They were wrong.
Last Tuesday, the team got an emergency call for a mud-stuck camel at a farm in De Soto — the same farm that placed the call last November, but a different animal.
Arriving at the scene, they found a camel named Carmel up to his chest in mud, says Roger Vincent, the president and founder of MERS. "The camel had been laboring and struggling. He was near death."
The owner has a large farm that houses many exotic animals, Vincent says, which are taken to county fairs and petting zoos.
"It's not like she's a hoarder — she's doing all the right things," he says. "It was just a fluke."
What happened, Vincent figures, is that a packed-dirt area in the barn got muddy from the animals urinating in one spot. Heavy rains exacerbated the problem, creating a sinkhole. When Carmel wandered over to it, she quickly got stuck.
This created two problems, Vincent says: position and suction.
First, the camel became stuck on its side. Camels, like cows and other large animals, can't stay on their sides for long because their organs get crushed by their own weight. Luckily, the owner had managed to get Carmel upright, but she was still stuck.
When an animal gets trapped in mud, it's not the mud causing the problem. It's the suction, which needs highly specialized equipment, like that owned by MERS, to break it. MERS also has wide, webbed straps for lifting the animal after the suction is broken.
Too often, untrained folks attempting to drag a large animal out of danger do more harm than good. "We don't use ropes," Vincent says. "That will kill them. You'll cut serious muscles and vessels, and the animal will die from the injuries you created."
So the team broke the suction and gently — well, as gently as you can haul 1,200 pounds of unhappy camel — pulled Carmel to safety using the owner's tractor. She is now doing just fine.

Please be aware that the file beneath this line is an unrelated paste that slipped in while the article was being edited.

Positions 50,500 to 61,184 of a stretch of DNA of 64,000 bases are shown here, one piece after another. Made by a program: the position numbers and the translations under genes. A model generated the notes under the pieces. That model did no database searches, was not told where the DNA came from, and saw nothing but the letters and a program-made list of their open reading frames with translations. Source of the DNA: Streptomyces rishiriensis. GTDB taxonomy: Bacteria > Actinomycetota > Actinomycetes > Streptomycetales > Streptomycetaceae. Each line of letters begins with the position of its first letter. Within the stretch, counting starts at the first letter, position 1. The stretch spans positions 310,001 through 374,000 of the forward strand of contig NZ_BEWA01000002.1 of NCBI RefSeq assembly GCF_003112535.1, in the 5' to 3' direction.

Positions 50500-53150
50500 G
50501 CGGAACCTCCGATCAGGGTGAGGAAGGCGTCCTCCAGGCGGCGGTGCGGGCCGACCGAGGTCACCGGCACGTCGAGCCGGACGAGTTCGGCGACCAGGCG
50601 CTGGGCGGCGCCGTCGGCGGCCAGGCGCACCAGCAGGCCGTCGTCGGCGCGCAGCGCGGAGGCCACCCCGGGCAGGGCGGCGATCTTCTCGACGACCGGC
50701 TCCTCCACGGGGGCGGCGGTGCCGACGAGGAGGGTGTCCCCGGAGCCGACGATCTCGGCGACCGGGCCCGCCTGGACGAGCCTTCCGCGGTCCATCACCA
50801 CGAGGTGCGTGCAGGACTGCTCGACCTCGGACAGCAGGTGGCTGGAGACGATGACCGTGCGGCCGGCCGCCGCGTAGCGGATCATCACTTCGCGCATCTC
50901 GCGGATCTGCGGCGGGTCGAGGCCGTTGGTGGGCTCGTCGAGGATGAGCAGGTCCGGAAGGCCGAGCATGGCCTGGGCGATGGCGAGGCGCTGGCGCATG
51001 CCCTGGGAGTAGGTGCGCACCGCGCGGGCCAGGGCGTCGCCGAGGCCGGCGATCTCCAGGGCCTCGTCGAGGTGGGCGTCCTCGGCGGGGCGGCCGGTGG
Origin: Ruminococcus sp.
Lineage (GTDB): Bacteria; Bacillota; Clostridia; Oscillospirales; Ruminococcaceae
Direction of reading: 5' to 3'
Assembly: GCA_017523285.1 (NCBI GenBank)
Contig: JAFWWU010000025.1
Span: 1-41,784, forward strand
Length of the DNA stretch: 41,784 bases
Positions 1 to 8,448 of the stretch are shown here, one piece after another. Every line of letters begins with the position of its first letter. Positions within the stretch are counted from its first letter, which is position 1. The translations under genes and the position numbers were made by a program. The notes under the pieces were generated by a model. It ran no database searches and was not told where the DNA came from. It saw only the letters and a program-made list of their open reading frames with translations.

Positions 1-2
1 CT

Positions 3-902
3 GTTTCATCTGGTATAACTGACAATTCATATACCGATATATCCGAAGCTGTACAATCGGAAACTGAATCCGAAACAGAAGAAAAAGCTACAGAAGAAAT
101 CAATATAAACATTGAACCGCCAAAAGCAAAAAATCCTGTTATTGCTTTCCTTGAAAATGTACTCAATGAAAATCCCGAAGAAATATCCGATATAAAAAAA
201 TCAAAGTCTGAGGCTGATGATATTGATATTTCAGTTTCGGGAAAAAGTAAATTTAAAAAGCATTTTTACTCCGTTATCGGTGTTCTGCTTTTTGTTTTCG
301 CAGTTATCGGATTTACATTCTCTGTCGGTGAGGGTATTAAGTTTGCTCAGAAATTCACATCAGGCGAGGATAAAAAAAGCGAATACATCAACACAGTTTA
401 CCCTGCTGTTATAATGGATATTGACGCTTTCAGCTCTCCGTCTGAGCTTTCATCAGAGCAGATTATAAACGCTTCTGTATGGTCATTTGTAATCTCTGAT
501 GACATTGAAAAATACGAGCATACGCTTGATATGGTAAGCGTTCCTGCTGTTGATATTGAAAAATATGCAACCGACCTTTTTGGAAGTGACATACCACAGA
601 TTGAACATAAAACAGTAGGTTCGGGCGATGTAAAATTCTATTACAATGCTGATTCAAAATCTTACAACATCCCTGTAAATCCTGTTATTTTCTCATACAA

The nonprofit rescue squad is made of up seventeen volunteers, all with day jobs. They own about $36,000 of highly specialized rescue equipment, including a boat for swift-water rescues. Vincent reports that they've been on 172 calls since forming in 2006, including 24 this year.
"We drop what we're doing and go on these calls," he says. "It's a big dedication and a big commitment."
Most of the eight men and nine women who volunteer have horses, and have agonized over seeing untrained fire departments with the best intentions botching large-animal rescues.
"We've seen too many times where a horse is trapped in a ravine and firefighters are there trying to do the right thing, but if they don't own animals, they don't know the mannerisms of the animal," Vincent says.
The group has encountered skepticism from fire departments when a MERS cadre — including plenty of women — shows up on a site. But, he explains, "It's not about how big and strong you are, it's about how smart you are in using the equipment that's available."
The group trains once a month and goes out on calls whenever it can.
"There are probably less than a dozen groups like ours in the country," says Vincent. "Our philosophy is we'll go anywhere we think we can get to and make a difference for the animal."
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